Thames Tunnel and Thames Path

Proposals for the new Thames Tunnel to intercept untreated sewage overflows have raised construction problems.

The west to east underground route is roughly below the River Thames with access points.

The good news is that revised plans for the works leave the Thames Path largely untouched.

Worksites on the key right bank (or south) have been moved or even set back from the river.

So, for example, the towpath at Barn Elms is now unaffected.

The biggest objections have been downstream of Tower Bridge where the green grass of King’s Stairs Garden at Rotherhithe was to have been closed for some time. Now the work will be just upstream on Chambers Wharf. This is a ‘brownfield’ site so far not opened up to the Thames Path.

At present the wharf is built out into the river but after tunnel work is complete the wharf would be reduced in size with provision for the Thames Path. This must be a good decision even if some local people are opposing it.

There are two worksites off Nine Elms Lane but the Thames Path will still briefly return to the river at Tideway Walk by Nine Elms Pier.

One thought on “Thames Tunnel and Thames Path”

  1. Your article is misguided. Chambers Wharf is not a “brownfield” site, it’s a site awaiting redevelopment amidst very dense residential concentration and a number of adjacent schools.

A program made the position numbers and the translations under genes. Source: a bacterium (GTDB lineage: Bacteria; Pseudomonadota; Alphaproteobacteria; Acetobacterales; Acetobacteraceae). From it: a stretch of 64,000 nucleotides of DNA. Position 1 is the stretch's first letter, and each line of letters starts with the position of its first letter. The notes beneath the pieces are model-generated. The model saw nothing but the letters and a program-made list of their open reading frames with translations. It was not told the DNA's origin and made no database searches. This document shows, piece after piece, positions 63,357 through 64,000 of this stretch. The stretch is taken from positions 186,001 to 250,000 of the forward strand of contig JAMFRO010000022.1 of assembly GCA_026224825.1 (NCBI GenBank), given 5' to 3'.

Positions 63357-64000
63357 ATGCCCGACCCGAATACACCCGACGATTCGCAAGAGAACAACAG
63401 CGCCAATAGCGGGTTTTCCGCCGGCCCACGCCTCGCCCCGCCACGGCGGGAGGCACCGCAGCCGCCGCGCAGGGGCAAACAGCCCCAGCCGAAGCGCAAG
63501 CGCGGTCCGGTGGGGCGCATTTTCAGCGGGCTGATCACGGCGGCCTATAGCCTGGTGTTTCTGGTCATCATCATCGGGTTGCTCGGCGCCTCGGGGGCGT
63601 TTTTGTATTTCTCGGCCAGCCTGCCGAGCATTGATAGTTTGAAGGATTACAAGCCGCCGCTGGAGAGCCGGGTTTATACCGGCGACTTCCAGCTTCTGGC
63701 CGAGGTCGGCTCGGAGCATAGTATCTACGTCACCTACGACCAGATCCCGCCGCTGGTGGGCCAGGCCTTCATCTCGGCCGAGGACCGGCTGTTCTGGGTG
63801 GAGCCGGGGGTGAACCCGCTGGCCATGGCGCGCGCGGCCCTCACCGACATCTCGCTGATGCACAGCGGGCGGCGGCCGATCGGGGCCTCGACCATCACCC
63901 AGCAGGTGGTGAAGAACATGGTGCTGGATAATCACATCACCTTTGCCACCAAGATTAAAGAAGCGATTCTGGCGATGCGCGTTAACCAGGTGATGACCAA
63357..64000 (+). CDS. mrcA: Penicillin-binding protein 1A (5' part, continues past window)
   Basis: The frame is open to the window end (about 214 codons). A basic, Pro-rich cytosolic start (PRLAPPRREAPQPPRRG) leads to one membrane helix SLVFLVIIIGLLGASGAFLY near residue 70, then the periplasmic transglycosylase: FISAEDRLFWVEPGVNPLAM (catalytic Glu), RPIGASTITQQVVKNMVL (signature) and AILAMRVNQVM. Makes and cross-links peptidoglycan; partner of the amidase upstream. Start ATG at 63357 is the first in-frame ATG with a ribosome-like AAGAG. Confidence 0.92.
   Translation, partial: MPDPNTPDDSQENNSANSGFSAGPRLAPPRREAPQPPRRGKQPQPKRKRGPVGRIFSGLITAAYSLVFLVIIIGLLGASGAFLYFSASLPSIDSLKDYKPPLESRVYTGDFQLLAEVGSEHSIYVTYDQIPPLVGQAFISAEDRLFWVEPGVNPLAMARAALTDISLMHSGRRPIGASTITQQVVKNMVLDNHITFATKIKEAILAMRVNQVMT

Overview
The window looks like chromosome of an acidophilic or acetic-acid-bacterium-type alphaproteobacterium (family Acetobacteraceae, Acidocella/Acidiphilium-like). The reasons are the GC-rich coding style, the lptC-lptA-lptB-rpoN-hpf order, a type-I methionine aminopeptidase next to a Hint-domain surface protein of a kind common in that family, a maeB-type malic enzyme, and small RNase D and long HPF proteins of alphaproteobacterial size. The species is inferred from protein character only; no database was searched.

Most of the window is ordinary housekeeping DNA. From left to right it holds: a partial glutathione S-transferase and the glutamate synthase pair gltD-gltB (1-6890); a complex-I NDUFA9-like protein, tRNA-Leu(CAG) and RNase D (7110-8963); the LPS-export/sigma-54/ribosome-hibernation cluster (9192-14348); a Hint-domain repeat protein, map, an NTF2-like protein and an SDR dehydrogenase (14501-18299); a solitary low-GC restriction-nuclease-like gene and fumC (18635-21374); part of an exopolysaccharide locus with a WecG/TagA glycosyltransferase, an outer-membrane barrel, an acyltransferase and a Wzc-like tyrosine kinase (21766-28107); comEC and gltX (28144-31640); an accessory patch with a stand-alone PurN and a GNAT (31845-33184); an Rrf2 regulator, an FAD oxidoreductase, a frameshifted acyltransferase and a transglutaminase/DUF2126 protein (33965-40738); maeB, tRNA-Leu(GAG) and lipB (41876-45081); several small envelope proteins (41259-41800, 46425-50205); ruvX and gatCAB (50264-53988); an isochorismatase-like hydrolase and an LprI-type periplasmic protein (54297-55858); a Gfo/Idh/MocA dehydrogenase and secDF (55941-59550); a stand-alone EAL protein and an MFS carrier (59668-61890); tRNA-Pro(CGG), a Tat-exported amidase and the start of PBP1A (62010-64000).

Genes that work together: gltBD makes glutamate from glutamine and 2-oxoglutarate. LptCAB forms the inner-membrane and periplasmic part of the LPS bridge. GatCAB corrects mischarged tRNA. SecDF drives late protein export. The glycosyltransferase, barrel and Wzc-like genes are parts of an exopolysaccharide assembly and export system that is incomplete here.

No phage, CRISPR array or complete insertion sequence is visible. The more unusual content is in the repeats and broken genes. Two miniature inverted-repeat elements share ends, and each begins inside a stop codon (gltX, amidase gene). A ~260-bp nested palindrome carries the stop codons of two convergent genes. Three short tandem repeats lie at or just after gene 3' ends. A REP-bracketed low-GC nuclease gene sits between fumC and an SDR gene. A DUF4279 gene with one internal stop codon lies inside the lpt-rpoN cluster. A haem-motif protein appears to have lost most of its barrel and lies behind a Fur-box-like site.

You are correct to say that the Thames Path doesn’t currently pass through CW, which is a pitty. Residential development plans for the site were going to offer a magnificient way through it, as early as 2013. If TW’s crazy plans go ahead – inclusive of a “cofferdam” extending 50m into the river – the Thames Path will be all but interrupted, having to share the access route to the mother of all industrial sites with 24/7 operation. Restoring the path as you describe could possibly be achieved by 2026-7 if we’re lucky (and still alive…)

    There are alternatives to this monstrous, ruinous Super Sewer project that will achieve a clean river and are cheaper, more environmentally friendly and less disruptive for the Thames Path *and* human beings who happen to live nearby; refer to the conclusion of the independent Thames Tunnel commission chaired by Lord Selborne.

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